Initially confident of a strong comeback due to a fragmented opposition, UMNO President Ahmad Zahid Hamidi had pushed incumbent caretaker Prime Minister Ismail Sabri Yaakob to call snap polls. But the UMNO campaign has been relatively muted as infighting and corruption charges against Zahid cast a shadow over its election promise for stability and prosperity.

The opposition has warned that a UMNO victory would result in Zahid, who is fighting dozens of graft charges, taking over as prime minister and escaping the corruption allegations. Zahid has dropped eight party leaders aligned to Ismail from the polls, but he and UMNO leaders insist Ismail remains the party’s candidate.

Anwar, 75, has put up a strong fight as he crisscrossed the country, often drawing large crowds with his message for change and his oratory skills. Thousands of people chanted his battle cry of “We Can” at his final rally late Friday as Anwar urged them not to let corrupt leaders dictate the country’s future.

A second victory at the ballot box would cap Anwar’s storied political journey, a former deputy prime minister whose sacking and imprisonment in the 1990s led to massive street protests and a reform movement that saw his bloc rise into a major political force.

Anwar was in prison during the 2018 vote for a sodomy charge that critics say was trumped up. Former Prime Minister Mahathir Mohamad led the alliance’s campaign and became the world’s oldest leader at 92 after the victory. Anwar was pardoned shortly after and would have succeeded Mahathir had their government not crumbled.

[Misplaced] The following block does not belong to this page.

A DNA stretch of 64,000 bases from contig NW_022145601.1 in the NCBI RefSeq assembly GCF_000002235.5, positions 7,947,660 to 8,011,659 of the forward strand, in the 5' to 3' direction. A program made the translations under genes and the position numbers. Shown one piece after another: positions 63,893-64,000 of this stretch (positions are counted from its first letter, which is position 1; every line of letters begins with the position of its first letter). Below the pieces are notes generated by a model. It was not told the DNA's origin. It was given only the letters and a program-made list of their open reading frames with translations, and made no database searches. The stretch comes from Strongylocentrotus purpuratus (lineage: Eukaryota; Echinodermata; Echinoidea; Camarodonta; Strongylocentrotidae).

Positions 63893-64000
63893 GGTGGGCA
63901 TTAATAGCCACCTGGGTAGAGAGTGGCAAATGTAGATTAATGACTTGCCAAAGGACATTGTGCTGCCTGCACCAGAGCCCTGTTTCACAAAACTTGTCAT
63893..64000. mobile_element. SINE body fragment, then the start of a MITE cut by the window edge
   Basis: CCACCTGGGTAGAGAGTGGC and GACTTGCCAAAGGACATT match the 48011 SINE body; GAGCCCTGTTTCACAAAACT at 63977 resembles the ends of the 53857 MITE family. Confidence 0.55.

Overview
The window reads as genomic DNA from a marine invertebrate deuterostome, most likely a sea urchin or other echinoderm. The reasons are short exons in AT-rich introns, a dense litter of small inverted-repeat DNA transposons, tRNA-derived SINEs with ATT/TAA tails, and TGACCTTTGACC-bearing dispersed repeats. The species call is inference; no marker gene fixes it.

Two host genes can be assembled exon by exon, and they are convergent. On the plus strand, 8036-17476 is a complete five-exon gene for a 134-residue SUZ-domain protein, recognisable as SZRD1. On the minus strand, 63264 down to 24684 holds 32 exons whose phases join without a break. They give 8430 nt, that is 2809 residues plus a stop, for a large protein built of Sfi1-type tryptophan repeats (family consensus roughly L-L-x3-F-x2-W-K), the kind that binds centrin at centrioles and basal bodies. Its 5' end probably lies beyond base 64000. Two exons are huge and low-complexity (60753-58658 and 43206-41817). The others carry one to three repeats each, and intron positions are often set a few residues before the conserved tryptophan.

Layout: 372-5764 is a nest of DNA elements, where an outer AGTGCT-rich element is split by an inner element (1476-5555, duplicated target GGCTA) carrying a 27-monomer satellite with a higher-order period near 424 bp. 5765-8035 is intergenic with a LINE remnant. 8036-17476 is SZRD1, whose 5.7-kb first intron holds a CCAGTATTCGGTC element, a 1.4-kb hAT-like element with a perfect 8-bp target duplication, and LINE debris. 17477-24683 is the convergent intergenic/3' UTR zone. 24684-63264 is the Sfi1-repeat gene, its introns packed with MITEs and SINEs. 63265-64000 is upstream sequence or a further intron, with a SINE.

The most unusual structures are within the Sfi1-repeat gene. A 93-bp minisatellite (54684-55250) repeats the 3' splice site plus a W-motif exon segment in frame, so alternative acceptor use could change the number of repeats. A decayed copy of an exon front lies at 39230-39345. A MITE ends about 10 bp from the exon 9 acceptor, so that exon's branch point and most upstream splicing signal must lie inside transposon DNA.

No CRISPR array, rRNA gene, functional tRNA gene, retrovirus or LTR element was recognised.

The stakes are high for Anwar, who is contesting a new federal seat in Tambun in northern Perak state in a calculated gamble to showcase his alliance’s strength. His bloc has promised a reset in government policies to focus on merits and needs, rather than race, and good governance to plug billions of dollars it said was lost to corruption. Critics say the affirmative action policy that gives majority Malays privileges in business, housing and education has been abused to enrich the elites, alienate minority groups and has sparked a brain drain.

But this has been a sore point with rural Malays, who have been constantly warned by UMNO of the risk of Chinese economic domination if the opposition won. Anwar’s alliance includes a Chinese-majority party that has long been used as the bogeyman by UMNO. Malays form two-thirds of Malaysia’s 33 million people, which include large minorities of ethnic Chinese and Indians.

The National Alliance, UMNO’s ally-turned rival, ran a sleek campaign to woo Malay supporters uncomfortable with corruption in UMNO and greater pluralism espoused by Anwar. Its leader Muhyiddin defected from Mahathir’s government in early 2020, causing its collapse. He became prime minister under a tieup with UMNO but resigned after 17 months due to infighting. Anwar’s supporters have accused Muhyiddin and leaders of his Islamic ally of hate speech against ethnic minority groups in their bid to win Malay votes.

Mahathir, 97, is also seeking support under a new Malay movement that isn’t expected to make much headway but may split the vote. His popularity has faded and the elections are likely to be the last for Mahathir.